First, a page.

REDLIGHT KING’s Mark “Kaz” Kasprzyk wants everything to be authentic. His father taught him that nothing comes easy, and he was right. The grit and texture you hear in the band’s music is borne of time on the road and the high and low points of being a recording artist over the years. With Julian Tomarin, Mark Goodwin and Brian Weave added into the mix, and hot singles like “Lift The Curse” hitting the airwaves the band’s upcoming release, MOONSHINE, is sure to win fans of all sorts of real music, rock and otherwise.
Redlight King has 80 million streams across Apple Music, Spotify, Pandora & YouTube, with close to 250,000 monthly listeners on Spotify alone. A previous single, “Bullet in My Hand” debuted at #3 on the Billboard Alt & Rock charts and “Old Man” (which featured a vocal sample from the man himself, Neil Young) hit #15 Billboard Alt & Rock charts. Pretty good for a wordsmith from Hamilton, Ontario (the Pittsburgh of Canada)…
How did you first get into music, who or what turned you on to rock n roll?
My dad listened to a lot of blues growing up and was always singing and feeling the music. I used to put records on after school and it just grew from there. In the early nineties I listened to a lot of hip hop, artists like KRS ONE, Nas and A Tribe Called Quest. It wasn’t till I was in my twenties that I discovered Led Zeppelin, and I was like ohhh.
Who was your first rock concert, do you have vivid recollection of it and have your parents always approved?
It’s sad, I really don’t remember. I never went out much growing up, I was kind of a loner. It wasn’t until I starting playing live that i started going to shows. Also big concerts were expensive and my parents didn’t realize the affinity I had with live music.
What was the first music bought with your own money and how did you acquire your first instrument? What is your most prized music collectible?
I bought a tape from The Police, the album was Synchronicity. My first guitar was one of two lefties in Steve’s music in Toronto, ON. It was a De Armond, hollow body, basically a cheaper version of a Guild.
Do you read reviews of music, film and food and if so how often do they influence what you buy, watch or where you eat?
I read reviews of films and food especially restaurants, but music I tend to dive into myself and determine how it makes me feel without prior judgement.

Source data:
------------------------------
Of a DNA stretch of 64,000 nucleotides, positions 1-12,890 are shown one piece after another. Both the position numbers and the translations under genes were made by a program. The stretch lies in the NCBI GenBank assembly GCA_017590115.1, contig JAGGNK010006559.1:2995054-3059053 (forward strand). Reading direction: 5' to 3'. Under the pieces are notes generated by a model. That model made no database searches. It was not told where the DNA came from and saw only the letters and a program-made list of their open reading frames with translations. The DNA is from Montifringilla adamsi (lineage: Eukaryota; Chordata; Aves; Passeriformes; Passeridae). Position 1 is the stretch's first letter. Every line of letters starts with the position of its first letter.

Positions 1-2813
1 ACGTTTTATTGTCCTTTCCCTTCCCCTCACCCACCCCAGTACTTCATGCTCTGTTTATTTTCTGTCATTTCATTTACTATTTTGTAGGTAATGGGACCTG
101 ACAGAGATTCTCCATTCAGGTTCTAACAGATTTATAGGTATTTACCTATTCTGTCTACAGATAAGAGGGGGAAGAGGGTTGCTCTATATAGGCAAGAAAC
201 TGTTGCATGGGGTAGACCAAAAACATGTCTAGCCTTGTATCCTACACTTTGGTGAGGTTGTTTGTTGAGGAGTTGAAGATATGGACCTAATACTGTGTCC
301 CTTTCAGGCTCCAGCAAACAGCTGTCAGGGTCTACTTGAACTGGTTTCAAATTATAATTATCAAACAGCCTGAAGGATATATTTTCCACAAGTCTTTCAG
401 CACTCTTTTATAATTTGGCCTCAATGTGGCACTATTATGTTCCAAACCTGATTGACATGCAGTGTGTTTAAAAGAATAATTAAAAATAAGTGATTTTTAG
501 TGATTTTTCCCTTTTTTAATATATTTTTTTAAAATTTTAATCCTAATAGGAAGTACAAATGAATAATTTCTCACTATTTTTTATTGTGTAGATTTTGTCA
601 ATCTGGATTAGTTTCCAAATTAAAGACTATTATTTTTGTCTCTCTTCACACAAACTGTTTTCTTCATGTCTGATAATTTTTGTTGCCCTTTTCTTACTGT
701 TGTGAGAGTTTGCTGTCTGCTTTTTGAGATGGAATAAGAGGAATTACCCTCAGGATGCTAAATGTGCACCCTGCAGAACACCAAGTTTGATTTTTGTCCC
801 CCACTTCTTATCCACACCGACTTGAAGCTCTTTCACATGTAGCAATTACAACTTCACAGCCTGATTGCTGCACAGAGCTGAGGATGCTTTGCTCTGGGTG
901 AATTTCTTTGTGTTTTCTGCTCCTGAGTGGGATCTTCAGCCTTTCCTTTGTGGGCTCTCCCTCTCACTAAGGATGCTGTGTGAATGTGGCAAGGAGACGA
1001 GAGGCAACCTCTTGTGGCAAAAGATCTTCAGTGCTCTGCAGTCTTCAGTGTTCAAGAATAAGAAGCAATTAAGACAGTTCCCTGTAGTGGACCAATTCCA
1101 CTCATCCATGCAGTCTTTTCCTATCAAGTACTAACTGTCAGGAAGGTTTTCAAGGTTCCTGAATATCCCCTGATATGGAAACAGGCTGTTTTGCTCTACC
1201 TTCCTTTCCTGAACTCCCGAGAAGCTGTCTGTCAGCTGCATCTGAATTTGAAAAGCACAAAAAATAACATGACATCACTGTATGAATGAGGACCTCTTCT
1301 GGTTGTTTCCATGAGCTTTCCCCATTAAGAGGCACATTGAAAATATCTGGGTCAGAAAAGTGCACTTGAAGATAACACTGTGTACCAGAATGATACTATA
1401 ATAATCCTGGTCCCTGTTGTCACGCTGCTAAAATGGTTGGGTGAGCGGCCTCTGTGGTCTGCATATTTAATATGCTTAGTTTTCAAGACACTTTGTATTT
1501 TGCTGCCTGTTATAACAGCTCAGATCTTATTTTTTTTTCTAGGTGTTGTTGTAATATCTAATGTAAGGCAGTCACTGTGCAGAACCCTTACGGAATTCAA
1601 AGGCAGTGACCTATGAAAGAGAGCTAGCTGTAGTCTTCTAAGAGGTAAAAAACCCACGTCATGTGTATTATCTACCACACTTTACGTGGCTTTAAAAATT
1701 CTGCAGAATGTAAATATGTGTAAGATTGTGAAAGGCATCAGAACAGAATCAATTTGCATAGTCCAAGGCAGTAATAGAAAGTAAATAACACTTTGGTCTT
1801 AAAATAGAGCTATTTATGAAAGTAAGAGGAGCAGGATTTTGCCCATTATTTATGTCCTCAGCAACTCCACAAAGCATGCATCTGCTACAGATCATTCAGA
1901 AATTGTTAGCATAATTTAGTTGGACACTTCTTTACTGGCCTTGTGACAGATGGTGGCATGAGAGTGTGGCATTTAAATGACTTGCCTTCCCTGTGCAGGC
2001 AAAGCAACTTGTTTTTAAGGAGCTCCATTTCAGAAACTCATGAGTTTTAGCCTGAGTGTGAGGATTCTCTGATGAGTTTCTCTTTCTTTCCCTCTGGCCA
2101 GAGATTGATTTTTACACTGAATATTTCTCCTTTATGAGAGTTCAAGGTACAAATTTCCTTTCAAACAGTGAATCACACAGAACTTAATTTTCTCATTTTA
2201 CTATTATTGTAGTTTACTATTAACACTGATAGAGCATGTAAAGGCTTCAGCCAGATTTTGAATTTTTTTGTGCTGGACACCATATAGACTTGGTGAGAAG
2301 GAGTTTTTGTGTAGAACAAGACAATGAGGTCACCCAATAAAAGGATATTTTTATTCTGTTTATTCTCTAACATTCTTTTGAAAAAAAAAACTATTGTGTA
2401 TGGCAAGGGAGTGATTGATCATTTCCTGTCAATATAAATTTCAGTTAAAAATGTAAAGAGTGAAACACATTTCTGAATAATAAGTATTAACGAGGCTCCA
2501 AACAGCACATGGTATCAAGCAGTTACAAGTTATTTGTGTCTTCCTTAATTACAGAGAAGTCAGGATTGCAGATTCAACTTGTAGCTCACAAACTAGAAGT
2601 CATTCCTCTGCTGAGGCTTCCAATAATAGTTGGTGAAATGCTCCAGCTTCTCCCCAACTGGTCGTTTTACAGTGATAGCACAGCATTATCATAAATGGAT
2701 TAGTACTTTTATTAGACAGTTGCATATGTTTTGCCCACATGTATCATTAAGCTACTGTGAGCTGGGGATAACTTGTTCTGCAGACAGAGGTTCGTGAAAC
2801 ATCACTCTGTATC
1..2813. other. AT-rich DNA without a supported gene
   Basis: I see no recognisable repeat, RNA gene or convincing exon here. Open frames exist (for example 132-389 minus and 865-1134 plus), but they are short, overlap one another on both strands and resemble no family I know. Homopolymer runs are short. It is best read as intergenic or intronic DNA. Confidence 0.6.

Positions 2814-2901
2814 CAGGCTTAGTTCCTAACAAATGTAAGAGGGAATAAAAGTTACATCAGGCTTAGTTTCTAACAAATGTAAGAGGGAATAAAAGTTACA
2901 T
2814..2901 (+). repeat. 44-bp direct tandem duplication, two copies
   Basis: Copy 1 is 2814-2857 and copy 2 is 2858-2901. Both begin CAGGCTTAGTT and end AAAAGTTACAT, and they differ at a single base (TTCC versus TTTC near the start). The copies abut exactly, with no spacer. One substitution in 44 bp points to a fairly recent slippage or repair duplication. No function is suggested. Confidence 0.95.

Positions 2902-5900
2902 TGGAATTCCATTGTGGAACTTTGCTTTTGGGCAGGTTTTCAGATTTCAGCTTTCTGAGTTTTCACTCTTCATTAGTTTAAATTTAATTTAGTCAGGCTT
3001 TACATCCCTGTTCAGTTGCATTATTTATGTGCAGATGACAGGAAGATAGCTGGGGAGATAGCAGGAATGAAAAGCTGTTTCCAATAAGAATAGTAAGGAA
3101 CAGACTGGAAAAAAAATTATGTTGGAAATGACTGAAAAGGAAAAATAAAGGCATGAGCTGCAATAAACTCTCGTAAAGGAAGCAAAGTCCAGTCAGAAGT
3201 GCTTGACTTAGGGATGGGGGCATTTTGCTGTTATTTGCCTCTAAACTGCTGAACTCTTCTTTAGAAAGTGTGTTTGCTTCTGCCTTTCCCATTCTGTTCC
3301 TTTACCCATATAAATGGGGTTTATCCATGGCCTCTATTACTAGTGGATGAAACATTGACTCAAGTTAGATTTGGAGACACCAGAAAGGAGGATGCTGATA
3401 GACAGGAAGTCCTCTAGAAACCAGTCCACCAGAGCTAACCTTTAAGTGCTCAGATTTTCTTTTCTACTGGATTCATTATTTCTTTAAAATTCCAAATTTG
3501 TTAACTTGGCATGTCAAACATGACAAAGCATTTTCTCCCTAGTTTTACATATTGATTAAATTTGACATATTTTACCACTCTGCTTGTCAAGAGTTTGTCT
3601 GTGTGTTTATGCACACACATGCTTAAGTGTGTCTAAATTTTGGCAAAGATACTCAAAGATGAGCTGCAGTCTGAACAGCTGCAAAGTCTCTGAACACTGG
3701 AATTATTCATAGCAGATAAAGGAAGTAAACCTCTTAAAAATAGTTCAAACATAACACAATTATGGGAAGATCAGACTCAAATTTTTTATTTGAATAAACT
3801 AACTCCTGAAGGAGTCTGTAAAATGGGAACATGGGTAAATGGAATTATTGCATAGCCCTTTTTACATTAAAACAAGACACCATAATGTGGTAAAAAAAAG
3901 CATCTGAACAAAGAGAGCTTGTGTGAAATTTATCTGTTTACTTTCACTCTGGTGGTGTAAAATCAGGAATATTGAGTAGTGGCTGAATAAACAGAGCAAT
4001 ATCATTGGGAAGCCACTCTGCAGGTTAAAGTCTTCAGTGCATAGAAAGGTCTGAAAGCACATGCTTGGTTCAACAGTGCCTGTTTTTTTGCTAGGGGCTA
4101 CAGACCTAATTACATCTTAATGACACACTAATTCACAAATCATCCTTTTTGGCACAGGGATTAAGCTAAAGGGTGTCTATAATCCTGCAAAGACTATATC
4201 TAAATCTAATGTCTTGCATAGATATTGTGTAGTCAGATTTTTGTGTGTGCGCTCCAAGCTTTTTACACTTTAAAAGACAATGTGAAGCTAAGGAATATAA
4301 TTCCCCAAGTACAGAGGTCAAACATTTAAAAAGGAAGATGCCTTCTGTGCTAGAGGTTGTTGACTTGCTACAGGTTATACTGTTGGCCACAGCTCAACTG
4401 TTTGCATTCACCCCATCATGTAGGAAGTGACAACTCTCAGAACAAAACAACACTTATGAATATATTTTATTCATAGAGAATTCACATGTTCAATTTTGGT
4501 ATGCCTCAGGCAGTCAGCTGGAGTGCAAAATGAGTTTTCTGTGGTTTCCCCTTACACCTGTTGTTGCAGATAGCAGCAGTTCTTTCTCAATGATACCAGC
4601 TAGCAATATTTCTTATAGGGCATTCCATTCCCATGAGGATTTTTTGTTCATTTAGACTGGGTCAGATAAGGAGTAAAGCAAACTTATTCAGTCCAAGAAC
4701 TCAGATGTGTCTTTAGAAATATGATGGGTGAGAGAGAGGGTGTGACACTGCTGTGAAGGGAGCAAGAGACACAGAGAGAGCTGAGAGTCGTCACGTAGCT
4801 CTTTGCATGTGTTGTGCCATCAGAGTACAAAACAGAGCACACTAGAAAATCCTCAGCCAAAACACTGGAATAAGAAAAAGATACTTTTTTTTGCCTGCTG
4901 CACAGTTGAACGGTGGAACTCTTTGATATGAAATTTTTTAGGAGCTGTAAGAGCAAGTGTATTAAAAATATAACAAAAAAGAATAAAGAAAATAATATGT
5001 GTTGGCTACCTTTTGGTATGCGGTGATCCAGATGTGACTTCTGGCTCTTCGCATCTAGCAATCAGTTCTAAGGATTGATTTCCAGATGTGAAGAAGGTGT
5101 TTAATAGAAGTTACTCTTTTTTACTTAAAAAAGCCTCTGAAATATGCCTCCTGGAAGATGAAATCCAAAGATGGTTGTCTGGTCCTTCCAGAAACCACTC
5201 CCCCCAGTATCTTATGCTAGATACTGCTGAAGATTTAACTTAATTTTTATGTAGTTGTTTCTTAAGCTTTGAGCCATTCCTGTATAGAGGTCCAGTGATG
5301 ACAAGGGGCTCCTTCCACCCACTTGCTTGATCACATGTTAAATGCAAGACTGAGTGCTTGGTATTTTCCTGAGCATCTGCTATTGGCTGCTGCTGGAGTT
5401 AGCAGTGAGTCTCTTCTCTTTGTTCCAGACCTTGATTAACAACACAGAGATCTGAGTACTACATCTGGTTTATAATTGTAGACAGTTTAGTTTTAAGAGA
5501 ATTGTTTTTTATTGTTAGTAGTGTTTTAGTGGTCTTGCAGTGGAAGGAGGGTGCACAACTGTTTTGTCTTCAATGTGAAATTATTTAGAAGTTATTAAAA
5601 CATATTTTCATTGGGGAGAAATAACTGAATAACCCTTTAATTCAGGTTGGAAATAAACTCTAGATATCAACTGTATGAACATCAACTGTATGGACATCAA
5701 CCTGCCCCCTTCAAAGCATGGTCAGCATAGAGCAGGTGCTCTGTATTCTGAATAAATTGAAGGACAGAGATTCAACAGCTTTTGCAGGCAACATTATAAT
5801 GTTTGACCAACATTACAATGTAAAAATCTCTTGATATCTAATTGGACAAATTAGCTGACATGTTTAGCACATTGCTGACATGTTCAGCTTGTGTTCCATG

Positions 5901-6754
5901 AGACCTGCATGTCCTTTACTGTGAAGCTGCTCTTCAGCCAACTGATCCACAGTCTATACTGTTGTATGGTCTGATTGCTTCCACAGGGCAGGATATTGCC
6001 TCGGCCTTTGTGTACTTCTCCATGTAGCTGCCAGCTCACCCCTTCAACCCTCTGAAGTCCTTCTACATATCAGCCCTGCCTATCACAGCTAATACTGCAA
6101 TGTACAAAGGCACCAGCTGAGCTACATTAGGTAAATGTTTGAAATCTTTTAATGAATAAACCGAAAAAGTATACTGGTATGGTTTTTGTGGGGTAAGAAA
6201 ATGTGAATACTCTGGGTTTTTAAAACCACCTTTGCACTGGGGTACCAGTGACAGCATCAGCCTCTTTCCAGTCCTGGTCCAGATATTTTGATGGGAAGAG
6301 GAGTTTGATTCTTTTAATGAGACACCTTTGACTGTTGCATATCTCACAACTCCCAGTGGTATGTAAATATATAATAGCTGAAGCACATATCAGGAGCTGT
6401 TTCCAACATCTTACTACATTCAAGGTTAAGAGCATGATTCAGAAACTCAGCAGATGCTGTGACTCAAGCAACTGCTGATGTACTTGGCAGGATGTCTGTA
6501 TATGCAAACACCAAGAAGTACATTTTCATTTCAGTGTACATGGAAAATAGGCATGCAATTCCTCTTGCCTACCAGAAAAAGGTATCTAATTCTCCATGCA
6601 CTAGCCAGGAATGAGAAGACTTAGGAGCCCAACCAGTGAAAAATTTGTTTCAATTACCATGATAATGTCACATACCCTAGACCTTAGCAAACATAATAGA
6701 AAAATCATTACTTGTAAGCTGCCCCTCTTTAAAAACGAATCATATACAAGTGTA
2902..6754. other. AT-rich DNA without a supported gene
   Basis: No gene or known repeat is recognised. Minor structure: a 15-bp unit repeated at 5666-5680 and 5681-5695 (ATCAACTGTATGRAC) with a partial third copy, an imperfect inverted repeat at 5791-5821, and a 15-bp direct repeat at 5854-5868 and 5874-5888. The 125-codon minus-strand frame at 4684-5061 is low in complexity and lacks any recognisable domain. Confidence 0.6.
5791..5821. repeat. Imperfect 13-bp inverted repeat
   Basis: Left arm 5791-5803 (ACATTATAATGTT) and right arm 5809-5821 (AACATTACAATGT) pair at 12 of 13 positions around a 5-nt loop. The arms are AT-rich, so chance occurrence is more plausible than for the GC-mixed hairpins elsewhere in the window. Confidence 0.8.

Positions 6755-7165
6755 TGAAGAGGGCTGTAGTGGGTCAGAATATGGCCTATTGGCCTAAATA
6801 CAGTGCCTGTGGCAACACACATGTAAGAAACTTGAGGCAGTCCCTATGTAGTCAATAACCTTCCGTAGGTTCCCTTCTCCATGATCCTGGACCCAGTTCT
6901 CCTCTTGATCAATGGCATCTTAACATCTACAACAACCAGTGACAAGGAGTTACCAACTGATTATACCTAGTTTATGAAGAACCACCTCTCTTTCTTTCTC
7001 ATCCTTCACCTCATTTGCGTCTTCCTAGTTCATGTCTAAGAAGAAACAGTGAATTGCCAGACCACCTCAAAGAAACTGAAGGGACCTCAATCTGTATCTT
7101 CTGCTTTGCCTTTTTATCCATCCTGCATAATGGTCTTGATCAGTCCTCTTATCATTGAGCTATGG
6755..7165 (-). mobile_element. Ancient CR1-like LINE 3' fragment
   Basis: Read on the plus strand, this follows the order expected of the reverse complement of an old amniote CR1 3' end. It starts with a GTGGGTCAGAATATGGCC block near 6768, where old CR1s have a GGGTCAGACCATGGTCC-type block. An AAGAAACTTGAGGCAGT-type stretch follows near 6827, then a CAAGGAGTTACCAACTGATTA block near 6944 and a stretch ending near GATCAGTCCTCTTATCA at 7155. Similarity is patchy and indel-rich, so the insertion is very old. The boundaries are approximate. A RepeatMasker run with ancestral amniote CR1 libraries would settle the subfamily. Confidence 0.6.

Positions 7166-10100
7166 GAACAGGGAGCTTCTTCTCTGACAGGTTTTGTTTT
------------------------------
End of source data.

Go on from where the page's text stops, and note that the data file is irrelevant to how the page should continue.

What have you been listening to lately and reading?
I’m reading The War Of Art right now, not to be confused with The Art Of War. I’m listening to everything as usual, but really on a soul, Curtis Mayfield, Isaac Hayes, Sam Cooke kinda kick.
Your new album Moonshine drops October 25th, is there a theme that runs throughout the album or is it more of a collection of songs?
The date has been pushed back now, closer to Christmas let’s say for now. It is a fairly diverse record as far as topics go, but there is an underlying if theme of individualism, the search for truth and a pulse which resonates with a hard working, emotional human being.
How much of the new album will we get to hear live and has your entire catalog been played live?
We’ve played most of our songs live before for sure. But the sound of the band, the look and feel and records have evolved. The plan is to play Moonshine front to back in a live setting.
Does it bother you to hear artists express their opinions on subjects outside of music, such as, politics and do you like their art any less if you disagree with them?
Great question. I only really stick to the music and the creative process. It’s everyone’s right to believe what they want, whether it’s politics or religion. I suppose certain artists with extreme positions or criminal acts with a lack of integrity would cause me to not want to listen.
What are the positive aspects of social media for you? Clearly, there are many negatives. What are the positive aspects for you?
Definitely, the ability to connect with my fans and hear their stories of how the music has become and a part of their lives and how it has effected them. An example of that was this latest tour, a fan had stage three cancer, listened to Bullet In My Hand everyday, during his treatment, and beat the disease. Having lost my father to cancer, it really resonated with me and I was honored to be a part of his recovery.